Being a Caretaker During the Holidays


It’s been awhile since I’ve last posted, probably because of my schedule due to lack of free time and a bit of procrastination all wrapped up into one. Losing my mother to dementia, Alzheimer’s disease is something that I am finding that you never really get over, never really get past. After years of caretaking a parent, it’s always lingering in the background whether you are speaking out loud about it or not. You carry on with your life, moving forward, but there is always that one thing that is hanging around in your head regardless if you are conscious of it or not. Whether you are a caretaker of a parent with Alzheimer’s or just dealing with a parent living in a nursing home suffering with the disease, the end result is always the same. Alzheimer’s disease takes no prisoners, no hostages…it wants the whole enchilada, and it always wins, with the people left behind feeling an unexpected void.

It’s been a little over 2 years since my mother got her wings, with this past Christmas and New Year being the 3rd. You’d think I would have gotten used to it by now, but I’m not and I seriously doubt that people ever get over it. Caretakers and those left behind deal with the road never traveled. Every day is a new day, and every memory is a welcomed one. I grew up in a broken home and we had no real holiday traditions to speak of, but while she lived in my house when care taking her, she got great pleasure in helping me decorate the Christmas tree. Because of her disease, decorating made her childlike and filled with joy. Because of that brief connection during the holidays, I relive it every year when decorating the tree. I’m happy that it doesn’t depress me, but instead it adds to the joy of the season and has become a good memory. For some people the holidays become a very depressing time because they can’t accept the void that they are left with after their loved ones passes. I am finding that trying to hang onto the good memories is the way to go… and also for your own well-being able in moving forward.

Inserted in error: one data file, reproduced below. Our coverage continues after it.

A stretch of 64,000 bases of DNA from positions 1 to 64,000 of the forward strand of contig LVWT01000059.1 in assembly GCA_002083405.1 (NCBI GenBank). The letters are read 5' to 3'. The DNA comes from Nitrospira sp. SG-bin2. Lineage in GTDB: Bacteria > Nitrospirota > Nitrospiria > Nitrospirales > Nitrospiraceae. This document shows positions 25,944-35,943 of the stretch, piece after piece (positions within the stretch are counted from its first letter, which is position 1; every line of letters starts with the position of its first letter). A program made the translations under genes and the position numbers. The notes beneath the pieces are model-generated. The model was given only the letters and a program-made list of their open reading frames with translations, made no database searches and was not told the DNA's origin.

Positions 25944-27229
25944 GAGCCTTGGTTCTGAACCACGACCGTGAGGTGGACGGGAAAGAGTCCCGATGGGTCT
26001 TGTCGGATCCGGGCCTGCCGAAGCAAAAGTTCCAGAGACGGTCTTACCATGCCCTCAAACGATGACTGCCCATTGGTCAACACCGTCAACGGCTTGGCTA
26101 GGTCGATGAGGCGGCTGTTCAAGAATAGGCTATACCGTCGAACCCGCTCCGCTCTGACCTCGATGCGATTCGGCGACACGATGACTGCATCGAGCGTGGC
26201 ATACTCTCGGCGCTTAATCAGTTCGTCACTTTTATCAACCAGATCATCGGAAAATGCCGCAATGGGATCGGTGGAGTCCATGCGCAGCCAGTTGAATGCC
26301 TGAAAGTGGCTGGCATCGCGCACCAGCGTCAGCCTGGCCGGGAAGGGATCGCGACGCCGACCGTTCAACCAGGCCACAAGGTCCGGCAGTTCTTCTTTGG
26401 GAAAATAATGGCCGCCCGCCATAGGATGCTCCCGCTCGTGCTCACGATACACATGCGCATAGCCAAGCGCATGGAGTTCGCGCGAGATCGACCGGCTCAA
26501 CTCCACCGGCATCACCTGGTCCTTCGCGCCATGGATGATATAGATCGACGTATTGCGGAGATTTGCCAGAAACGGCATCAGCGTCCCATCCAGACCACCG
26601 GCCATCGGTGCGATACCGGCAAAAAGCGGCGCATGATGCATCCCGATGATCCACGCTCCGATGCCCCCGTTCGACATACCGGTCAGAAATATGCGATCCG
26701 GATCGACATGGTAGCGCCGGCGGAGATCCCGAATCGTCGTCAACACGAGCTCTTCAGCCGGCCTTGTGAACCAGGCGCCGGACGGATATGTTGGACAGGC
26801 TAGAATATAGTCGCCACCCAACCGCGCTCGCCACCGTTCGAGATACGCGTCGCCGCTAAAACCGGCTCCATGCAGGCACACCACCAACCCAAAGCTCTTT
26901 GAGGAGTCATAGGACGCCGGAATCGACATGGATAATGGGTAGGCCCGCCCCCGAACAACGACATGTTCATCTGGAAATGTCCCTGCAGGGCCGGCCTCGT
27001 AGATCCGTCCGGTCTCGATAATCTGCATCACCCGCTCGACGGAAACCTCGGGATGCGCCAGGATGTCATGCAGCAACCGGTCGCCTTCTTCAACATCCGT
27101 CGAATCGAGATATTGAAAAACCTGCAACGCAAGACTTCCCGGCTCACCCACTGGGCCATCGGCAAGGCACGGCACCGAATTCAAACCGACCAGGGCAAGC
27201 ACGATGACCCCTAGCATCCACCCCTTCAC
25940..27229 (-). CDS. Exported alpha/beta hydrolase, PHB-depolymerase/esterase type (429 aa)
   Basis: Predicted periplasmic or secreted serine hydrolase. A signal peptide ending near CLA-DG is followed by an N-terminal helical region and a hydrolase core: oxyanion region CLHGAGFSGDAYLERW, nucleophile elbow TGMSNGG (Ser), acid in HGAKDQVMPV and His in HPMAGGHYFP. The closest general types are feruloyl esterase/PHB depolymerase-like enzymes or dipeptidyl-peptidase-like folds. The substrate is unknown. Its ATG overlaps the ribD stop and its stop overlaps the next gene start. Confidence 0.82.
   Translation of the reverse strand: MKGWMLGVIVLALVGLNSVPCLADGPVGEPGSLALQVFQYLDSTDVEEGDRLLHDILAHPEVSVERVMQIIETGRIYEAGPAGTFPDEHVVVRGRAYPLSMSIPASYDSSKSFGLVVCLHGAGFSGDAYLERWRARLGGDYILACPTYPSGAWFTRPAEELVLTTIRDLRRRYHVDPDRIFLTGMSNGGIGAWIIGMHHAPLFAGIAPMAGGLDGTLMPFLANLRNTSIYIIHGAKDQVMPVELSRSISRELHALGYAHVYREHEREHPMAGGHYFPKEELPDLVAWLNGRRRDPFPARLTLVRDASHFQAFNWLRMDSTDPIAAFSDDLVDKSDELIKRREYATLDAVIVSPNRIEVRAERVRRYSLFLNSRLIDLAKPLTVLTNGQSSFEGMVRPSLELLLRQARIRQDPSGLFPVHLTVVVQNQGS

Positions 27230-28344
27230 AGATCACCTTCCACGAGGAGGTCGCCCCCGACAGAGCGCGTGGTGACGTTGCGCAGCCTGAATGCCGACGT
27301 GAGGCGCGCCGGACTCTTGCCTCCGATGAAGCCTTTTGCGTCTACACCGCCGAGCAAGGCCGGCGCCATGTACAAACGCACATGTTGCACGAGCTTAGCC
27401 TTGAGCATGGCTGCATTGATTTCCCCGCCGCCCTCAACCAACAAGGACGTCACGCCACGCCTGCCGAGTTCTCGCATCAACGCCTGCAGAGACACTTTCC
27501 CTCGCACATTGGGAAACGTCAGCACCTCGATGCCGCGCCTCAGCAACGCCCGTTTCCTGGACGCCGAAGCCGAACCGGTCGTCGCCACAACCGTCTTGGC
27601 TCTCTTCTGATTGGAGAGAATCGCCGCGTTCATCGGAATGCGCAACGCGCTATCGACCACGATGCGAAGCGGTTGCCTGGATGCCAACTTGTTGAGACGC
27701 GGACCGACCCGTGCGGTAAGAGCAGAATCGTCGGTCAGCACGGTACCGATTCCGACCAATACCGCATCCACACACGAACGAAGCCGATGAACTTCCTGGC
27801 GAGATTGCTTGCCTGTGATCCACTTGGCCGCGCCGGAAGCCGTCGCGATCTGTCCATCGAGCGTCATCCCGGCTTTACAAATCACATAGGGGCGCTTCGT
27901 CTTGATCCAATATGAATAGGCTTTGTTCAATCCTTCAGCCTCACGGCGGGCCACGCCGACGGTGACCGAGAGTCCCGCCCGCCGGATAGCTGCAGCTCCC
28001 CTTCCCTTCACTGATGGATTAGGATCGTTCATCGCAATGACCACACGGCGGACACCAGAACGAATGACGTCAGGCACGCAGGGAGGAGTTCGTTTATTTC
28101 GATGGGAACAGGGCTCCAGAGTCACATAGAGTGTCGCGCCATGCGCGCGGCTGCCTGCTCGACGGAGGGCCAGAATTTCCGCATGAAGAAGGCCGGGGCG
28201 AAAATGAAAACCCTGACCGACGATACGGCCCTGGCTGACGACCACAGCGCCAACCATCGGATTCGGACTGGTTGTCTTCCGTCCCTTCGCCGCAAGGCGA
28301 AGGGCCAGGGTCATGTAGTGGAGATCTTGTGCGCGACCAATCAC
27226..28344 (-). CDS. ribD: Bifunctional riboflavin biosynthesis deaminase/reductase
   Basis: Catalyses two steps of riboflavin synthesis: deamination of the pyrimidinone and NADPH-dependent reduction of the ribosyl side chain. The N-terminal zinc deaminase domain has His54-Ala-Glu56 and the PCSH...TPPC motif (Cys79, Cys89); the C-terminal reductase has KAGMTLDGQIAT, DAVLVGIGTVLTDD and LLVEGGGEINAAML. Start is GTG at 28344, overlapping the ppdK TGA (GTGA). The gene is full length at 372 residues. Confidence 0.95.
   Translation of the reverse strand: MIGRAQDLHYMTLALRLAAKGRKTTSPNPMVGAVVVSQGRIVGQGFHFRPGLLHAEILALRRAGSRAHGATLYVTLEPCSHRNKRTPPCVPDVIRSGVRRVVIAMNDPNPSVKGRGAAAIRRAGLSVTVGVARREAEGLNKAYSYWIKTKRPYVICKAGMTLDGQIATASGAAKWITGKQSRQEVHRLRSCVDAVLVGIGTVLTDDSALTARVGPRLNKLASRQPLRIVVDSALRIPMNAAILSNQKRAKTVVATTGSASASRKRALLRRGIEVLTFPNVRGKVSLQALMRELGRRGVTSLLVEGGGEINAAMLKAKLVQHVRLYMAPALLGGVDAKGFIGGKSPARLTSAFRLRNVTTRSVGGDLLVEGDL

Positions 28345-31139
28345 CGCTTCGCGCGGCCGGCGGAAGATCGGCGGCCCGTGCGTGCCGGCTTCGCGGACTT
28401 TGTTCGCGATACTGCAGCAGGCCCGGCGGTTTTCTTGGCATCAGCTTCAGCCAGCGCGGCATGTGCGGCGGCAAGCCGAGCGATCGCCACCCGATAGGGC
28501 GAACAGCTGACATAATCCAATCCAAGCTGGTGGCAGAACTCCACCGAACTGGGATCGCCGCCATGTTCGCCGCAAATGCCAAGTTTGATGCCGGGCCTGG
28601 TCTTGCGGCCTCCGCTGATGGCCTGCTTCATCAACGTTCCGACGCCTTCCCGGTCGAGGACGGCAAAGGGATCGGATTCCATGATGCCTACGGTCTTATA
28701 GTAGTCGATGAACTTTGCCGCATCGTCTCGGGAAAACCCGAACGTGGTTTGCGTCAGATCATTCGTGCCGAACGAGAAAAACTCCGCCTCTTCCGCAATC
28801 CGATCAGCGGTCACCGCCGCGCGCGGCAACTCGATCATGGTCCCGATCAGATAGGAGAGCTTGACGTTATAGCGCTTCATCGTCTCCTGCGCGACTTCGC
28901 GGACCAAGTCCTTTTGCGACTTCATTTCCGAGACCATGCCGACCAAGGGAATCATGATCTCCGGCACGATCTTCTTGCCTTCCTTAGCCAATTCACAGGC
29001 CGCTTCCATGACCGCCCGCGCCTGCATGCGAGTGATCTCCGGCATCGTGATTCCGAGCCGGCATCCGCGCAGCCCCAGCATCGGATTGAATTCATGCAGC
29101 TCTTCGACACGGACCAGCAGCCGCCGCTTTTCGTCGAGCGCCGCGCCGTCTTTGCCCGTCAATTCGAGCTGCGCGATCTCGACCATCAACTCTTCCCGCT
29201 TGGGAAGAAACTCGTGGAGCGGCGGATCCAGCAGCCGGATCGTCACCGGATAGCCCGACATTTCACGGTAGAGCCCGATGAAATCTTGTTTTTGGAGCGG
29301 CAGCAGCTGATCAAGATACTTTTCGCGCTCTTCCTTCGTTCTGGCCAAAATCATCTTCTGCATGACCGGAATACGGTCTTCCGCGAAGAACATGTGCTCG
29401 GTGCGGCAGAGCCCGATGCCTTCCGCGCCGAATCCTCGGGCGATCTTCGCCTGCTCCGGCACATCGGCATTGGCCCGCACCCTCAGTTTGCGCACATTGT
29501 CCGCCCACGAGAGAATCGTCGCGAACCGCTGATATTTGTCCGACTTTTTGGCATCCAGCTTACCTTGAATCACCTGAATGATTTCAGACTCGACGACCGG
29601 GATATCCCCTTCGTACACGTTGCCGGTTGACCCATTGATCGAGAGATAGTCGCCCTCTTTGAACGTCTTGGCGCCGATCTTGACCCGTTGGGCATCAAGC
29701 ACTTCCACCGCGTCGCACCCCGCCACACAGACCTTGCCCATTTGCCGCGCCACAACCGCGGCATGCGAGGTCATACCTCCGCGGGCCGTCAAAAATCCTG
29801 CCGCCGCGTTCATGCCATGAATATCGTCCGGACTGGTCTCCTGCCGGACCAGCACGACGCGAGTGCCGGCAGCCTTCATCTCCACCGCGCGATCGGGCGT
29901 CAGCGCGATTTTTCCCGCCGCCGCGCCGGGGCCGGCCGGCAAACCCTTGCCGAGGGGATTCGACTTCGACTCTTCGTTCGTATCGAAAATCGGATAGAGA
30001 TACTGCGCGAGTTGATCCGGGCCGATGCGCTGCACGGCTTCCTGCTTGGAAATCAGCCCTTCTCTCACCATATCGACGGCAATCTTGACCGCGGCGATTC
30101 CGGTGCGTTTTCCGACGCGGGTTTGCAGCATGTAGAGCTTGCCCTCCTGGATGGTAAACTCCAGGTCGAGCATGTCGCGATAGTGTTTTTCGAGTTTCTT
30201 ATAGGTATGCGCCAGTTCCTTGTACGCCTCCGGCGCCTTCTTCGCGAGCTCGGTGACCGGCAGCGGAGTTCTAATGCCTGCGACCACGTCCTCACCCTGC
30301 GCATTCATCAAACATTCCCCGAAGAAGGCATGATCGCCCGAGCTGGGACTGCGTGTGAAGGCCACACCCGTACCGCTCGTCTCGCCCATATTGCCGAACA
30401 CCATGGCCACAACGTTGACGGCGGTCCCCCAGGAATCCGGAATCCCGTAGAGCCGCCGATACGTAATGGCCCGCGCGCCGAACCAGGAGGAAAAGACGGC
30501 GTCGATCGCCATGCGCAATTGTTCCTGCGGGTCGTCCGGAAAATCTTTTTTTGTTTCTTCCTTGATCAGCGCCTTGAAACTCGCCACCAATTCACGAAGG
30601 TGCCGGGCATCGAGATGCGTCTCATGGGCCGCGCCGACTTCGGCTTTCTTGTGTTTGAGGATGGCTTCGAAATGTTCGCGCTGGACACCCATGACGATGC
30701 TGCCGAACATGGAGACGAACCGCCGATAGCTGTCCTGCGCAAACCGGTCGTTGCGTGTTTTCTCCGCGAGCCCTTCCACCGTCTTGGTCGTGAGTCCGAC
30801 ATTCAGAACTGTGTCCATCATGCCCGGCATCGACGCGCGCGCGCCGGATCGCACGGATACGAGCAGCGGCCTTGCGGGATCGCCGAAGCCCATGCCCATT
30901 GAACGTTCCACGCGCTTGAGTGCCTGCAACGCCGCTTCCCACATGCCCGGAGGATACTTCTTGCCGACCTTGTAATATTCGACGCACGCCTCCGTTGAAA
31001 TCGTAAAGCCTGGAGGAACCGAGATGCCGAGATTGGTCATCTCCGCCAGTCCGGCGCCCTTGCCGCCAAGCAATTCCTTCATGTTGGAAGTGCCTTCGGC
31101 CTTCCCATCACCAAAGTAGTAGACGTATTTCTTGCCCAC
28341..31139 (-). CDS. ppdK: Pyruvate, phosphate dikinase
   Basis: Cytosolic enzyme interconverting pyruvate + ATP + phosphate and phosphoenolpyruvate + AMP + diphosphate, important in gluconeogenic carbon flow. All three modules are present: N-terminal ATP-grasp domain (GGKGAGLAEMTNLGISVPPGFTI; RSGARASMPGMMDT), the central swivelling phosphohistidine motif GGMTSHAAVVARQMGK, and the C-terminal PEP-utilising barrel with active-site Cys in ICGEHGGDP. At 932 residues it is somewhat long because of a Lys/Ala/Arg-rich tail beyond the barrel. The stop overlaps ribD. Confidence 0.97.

Eleanor VanMeter_Lynn Brophy

Photos: Top: Mom, (left) with big sister Lillian in 1942, left: Mom & me years ago, below: Mom (middle) with our neighbors and friends Eleonore & Gene on her second to last Christmas Eve.

Being a caretaker is probably one of the hardest things that I have ever taken on. I used to think that parenting was the hardest job in the world, but for me, care taking proved to be the most difficult. You are literally changing roles with your parent…the same parent who you looked to for guidance and support during your whole life, is now your child. Now you’re in the position where they are’t capable of making the simplest of decisions, caring for themselves, paying bills, driving, etc. They become the child and you become their parent, which can be totally humiliating for them and overwhelming for you, especially since they do know that their brain is failing. They are very much aware that something is happening to them but they are hard pressed to  understand why it is happening or how it is happening which creates a major dilemma for them. Some families adjust better than others, yet some can have years of turbulence in the house since it is the nature of the disease to create chaos in families. Having gone through both sides of this scenario, I can understand how each side feels, and I know it’s not easy.


While in the middle of the situation, we have no idea how we will react once our loved one has passed because in reality, we are in the middle of a war with no end in sight. We did the best we could while going through it, sometimes acing it and other times bombing at our caretaker role, but I now know that it is perfectly normal. What I didn’t expect however, was how I would feel and react after being a caretaker, after the curtain came down. I now know that afterwards, it’s a completely new journey and none of us can anticipate what that journey will be because it will be different for each person. I’m well over 2 years into my journey and I am still not exactly sure what I am doing or how I feel or even how I should proceed. Basically, it tends to be a one day at a time thing and you do a lot of winging it.

Happy New Year!

For me holidays are mostly melancholy with this one being no different. So with this New Year, 2017, I am hoping that I continue to progress on my path moving forward and continue to have good memories during the holidays. I wish all the caretakers dealing with this horrendous disease, strengthpatience and peace for the upcoming new year as it will more than likely be a challenging one in many ways.

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Dementia Isn’t Who My Mother Was, It Was What She Had

Eleanor_Sarter_Lynn_5  Eleanor_Sarter_Lynn_3

Today, I was reflecting back on something very nice that my mother had once done for me. Not sure what got me to thinking about it, but in these past months since she passed away from dementia and leukemia, some past memories have been surfacing. She was really a good and decent person even with all of her challenges and struggles that she faced in her lifetime. Even so, it never stopped her from being a good person.